Knowing what we know about how the world works: the Sun supplies every skerrick of energy (be it fossilised or renewable); every drop of water (of which we are 70-80%) has been here since the beginning of time (there is no new water) and every square millimetre of soil (which is essential for all plant growth on which we are totally dependent regardless of whether we are herbivores or carnivores) has its origin extending back millions of years. Everything that ever was and is will be reduced to its constituent parts returning to either the atmosphere, the soil and/or the water at some time in the cycle that is life. Knowing this, you would think that humans being utterly dependent on the welfare of each of these components would appreciate how vitally important it is to be worthy stewards on behalf of those coming up behind – our kids. At least that was the attitude and philosophy of first peoples for centuries. More than skew-whiff, we seem to have gone way off the rails. Why are we now marching to the beat of a different drum intent on living as if we are apart from, rather than being a part of, the web of life?
This time of year being one for reviewing past practices to see what has worked and what has gone belly up, seems as good a time as any for suggesting that 2019 might be a good time to adopt a new mantra or two. We offer this assessment of a way forward from David Korten (From Me to We. My New Year’s Resolution, Yes magazine, 31.12.18)
In 2019, we must move beyond the myth of the lone individual to recognize our deep interdependence and responsibilities for one another and nature.
It’s not likely that many of us will mourn the passing of 2018. It’s been a deeply troubled year defined by wildfires, floods, earthquakes, water shortages, financial chaos, political gridlock, flows of displaced persons, growth in the gap between rich and poor, the rise of dictatorial leaders, and a dire consensus warning from scientists on the impact of climate change.
And later …
The problem isn’t me. It isn’t you. Nor is it those folks over there. The problem is we. The big we, humanity: What we believe, how we live, how we relate to one another and Earth. We have gotten something terribly wrong that we must now get right. But what? Do we even agree on the problem?
Perhaps moving forward begins with honouring our African roots—the birthplace of our species that produced the wisdom of “Ubuntu,” often translated as “I am because we are.” Ubuntu is a profound truth long ignored by so-called Western civilization, but now confirmed by the leading edge of contemporary science: Complex life exists—can exist—only in living communities in which organisms together create and maintain the conditions essential to their individual and collective existence.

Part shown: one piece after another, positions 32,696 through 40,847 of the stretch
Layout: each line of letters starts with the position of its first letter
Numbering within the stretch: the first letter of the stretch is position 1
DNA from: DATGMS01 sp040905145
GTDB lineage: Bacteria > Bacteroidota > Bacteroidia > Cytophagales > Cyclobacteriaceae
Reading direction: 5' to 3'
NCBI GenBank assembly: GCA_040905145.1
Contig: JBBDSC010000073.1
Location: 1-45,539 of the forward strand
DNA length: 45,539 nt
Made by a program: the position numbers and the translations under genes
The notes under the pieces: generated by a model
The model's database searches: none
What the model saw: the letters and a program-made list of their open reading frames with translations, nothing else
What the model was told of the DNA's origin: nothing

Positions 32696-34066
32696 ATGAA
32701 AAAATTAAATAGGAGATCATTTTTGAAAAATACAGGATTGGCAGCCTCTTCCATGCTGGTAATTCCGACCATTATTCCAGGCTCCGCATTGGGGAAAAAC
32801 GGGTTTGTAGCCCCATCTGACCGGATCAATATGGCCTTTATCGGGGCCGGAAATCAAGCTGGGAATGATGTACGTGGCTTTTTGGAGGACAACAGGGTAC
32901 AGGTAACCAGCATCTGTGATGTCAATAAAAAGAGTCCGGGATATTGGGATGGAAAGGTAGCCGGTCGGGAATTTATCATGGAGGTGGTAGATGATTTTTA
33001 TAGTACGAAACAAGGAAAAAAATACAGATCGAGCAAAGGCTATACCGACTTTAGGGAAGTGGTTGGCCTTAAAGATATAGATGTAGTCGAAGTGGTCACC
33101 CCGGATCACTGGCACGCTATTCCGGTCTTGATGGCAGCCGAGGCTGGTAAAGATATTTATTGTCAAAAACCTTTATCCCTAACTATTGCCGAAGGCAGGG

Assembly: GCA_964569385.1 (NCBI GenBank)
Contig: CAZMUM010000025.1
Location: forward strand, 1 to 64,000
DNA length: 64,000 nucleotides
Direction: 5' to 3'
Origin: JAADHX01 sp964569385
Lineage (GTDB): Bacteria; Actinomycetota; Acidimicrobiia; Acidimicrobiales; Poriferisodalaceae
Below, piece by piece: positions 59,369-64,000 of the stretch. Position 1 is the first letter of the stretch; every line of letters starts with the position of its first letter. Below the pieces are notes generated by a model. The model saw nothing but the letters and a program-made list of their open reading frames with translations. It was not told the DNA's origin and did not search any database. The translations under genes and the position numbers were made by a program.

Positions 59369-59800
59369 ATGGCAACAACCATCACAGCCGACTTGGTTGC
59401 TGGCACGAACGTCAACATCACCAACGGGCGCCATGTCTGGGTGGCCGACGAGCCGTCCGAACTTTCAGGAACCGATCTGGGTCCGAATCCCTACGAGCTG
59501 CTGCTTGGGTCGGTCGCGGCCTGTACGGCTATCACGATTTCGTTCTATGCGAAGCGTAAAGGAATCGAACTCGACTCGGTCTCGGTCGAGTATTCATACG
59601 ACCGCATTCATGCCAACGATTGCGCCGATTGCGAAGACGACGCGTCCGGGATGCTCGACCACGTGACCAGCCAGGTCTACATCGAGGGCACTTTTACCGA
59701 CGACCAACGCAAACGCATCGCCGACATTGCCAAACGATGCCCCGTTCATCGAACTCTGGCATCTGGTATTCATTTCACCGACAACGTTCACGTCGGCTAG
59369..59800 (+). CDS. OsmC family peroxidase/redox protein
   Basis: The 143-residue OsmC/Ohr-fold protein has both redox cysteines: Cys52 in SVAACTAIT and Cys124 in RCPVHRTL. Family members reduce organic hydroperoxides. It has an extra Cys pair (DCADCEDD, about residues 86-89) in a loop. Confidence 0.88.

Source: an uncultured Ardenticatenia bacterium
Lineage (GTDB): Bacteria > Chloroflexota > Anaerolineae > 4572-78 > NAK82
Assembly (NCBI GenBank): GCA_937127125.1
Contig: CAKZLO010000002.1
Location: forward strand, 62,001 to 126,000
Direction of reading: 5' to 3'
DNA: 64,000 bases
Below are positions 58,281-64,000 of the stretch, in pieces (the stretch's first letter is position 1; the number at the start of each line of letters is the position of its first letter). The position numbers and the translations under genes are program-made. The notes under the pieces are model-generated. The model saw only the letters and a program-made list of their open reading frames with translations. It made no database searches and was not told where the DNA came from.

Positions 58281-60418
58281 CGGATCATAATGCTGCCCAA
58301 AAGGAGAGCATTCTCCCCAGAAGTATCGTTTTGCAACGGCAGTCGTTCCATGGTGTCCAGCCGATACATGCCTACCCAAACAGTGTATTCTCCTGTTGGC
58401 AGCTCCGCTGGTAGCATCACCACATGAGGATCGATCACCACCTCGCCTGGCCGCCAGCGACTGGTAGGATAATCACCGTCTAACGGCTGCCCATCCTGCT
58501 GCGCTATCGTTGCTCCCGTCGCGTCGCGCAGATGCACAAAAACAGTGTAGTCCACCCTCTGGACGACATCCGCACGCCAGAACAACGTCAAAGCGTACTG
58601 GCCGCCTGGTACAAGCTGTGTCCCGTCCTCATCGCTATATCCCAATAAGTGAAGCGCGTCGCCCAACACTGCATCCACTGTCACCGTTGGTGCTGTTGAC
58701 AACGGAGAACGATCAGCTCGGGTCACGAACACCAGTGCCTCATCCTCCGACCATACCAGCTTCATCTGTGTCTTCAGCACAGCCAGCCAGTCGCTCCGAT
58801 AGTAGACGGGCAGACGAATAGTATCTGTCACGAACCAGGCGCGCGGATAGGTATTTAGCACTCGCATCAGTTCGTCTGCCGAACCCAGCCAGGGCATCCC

Not only do we depend on one another, but our ability to live rests on the services contributed by the many members of Earth’s community of life—the bees that pollinate the flowers, the trees essential to the water cycle, the beetles that aid the decomposition of plants after their death, the microbes that digest my food so my body can use its energy and nutrients. Without these many, wondrously diverse beings, Earth would be just another dead rock floating in space.
I sense that humanity is awakening to a profound truth: We—the big we—thrive together, or we expire together. This comes with a recognition that many of the myths by which we live are falsehoods so divorced from reality that they threaten our mutual existence.
Getting from Me to We is our challenge for this year and every year beyond this one – for at least the next 75,000 years. Can we get our heads around thinking that far into the future? For the sake of our grandchildren we (MHCS) sincerely hope We give it Our best shot.
For the full story click on the link: From Me to We
Note: Ubuntu is a beautiful — and old — concept. According to Wikipedia, at its most basic, Ubuntu can be translated as “human kindness,” but its meaning is much bigger in scope than that — it embodies the ideas of connection, community, and mutual caring for all. Liberian peace activist Leymah Gbowee once defined Ubuntu using these words: “I am what I am because of who we all are.”
To get a variety of perspectives on this way of thinking, click on the links: